Why Live in an International Student House
For an international student who lives far away from home, housing situation is a very important aspect of your study life and experience.Therefore, finding appropriate accommodation will be a must; you have to find a house or a room that meet your budget and preferences. Generally, there are many types of accommodation that you can choose when you study abroad. In the Netherlands you can choose whether you want to live in an International Student House or in the private accommodation.
Many of my Indonesian friends live in the private accommodation because it’s cheaper and it gives them room to create their own rules. Some of them rent a cheap house and share it with 3-4 Indonesian students while others prefer to live with an Indonesian PhD student’s family. From what I have heard from them, this private accommodation can be either a ‘hit’ or a ‘miss’. Some students are lucky to have house/roommates they get along well with. A good number however, found difficulties interacting with their house/roommates. Moreover, they have to pay extra bills for internet connection, electricity, etc.
For me, I prefer to live in the International Student House because I want to experience living in an international environment with other international students. Next to this, I would like to highlight some benefits of living in the International Student House based on my experience living in Groningen, the Netherlands.
Firstly, though the rent price for international student house is generally more expensive than for private accommodation, it includes all facilities that you need. I stayed at ISH Kornoeljestraat, one of the international student houses offered by the Housing Office, a special housing agency that offers furnished accommodation for university students in Groningen. The building is ten-floors high and it has two corridors on each floor. Each corridor has a common room, also a kitchen with cookers, refrigerators and freezers. There are several units with showers and toilets located in the corridors and washing machines and dryers are available in the basement of the building. The building is also equipped with wired internet connection. So the point is, without paying extra, you can have unlimited internet connection, gas, water, and electricity.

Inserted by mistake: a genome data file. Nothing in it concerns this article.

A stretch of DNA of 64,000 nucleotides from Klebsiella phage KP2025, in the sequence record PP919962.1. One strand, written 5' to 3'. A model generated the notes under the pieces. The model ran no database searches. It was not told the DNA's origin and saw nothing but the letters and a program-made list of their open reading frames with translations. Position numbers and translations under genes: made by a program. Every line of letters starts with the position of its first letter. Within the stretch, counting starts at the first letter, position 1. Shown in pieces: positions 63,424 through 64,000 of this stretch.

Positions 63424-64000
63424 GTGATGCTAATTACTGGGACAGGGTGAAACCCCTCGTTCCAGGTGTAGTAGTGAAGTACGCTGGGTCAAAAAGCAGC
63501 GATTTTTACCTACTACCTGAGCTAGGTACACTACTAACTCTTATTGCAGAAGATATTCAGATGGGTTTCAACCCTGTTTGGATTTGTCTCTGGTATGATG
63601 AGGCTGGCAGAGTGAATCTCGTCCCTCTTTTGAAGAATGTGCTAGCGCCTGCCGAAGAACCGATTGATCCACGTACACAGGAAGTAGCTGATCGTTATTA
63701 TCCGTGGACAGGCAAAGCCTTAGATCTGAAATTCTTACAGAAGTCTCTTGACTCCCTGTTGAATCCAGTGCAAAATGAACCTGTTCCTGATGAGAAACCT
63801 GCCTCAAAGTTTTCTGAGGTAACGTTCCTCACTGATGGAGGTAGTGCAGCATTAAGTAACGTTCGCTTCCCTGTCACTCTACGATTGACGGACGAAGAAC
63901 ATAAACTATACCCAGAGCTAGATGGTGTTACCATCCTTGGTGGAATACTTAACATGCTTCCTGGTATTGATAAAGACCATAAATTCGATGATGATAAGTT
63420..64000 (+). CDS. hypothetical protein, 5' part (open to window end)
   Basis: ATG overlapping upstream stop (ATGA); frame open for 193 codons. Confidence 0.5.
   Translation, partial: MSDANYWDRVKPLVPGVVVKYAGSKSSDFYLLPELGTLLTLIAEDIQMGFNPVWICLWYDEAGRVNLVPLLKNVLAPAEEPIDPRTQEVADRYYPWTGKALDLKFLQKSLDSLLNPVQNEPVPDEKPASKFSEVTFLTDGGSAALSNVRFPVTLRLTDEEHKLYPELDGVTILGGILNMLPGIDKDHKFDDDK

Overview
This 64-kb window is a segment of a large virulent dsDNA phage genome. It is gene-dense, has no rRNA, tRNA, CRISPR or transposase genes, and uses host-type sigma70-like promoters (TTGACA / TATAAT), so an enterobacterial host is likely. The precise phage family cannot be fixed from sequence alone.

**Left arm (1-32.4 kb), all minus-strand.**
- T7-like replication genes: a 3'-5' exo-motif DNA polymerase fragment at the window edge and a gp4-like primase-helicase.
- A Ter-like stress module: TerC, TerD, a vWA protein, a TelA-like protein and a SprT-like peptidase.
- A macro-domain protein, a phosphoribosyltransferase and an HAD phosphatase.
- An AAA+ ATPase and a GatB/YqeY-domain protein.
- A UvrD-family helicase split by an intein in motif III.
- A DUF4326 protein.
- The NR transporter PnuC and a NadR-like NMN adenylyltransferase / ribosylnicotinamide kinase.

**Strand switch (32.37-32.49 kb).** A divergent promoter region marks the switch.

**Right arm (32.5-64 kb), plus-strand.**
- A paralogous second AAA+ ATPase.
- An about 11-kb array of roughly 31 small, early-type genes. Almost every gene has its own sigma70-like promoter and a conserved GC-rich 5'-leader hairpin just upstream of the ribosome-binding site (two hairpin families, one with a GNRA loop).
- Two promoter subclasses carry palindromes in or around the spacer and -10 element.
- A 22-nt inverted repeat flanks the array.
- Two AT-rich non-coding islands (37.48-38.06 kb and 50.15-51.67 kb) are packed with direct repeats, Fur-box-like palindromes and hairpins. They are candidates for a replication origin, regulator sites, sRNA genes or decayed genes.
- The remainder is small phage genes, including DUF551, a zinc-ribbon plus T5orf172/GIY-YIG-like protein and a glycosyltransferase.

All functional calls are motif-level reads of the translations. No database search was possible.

Secondly, when you live in the International Student House, you learn how to be an independent and responsible person. This is the time when you learn how to manage your life; since you don’t have your family with you, you have to clean your room, cook your own meals, wash your clothes, and do all the daily activities by yourself. In an International Student House, there are housing rules for all students. The main rule is, you have to be responsible in using all shared facilities such as toilet and kitchenware. The cleaning service will not clean your mess; it is your responsibility. Another rule is to do kitchen duty in order to keep the kitchen and common room clean.
Lastly, living in an International Student house can be a good option for those of you who want to gain international experience. It makes you able to be in contact with a lot of people from different countries. International Student House is a big house with a lot of international students. I found that many students who live there are very sociable that makes it easy to get to know each other and learn different cultures. Many activities e.g. international dinners, parties, events, etc. can make your stay very enriching and memorable. Besides this, you can always practice your English by communicating with other international students. If you live together with Indonesian students, you would keep talking in Bahasa.
In the Netherlands, housing is difficult to find without help, even for locals. Therefore, finding accommodation should be started before the study commences. If you want to live in one of the International Student Houses, it is advisable to apply far in advance if you wish to get your first choice for housing.
Photos in this article are provided by the author.
Indri Kurnia is a government staff in Ministry of Public Work, Directorate General of Human Settlements. In 2012, she received Bappenas Double Degree scholarship to study Master in Regional and City Planning in Institut Teknologi Bandung. In the following year, she was granted StuNed scholarship to continue her second master degree in Environmental and Infrastructure Planning in University of Groningen, the Netherlands. Returning home in August 2014, she started working again in the office as she prepares to become a future leader and decision maker.
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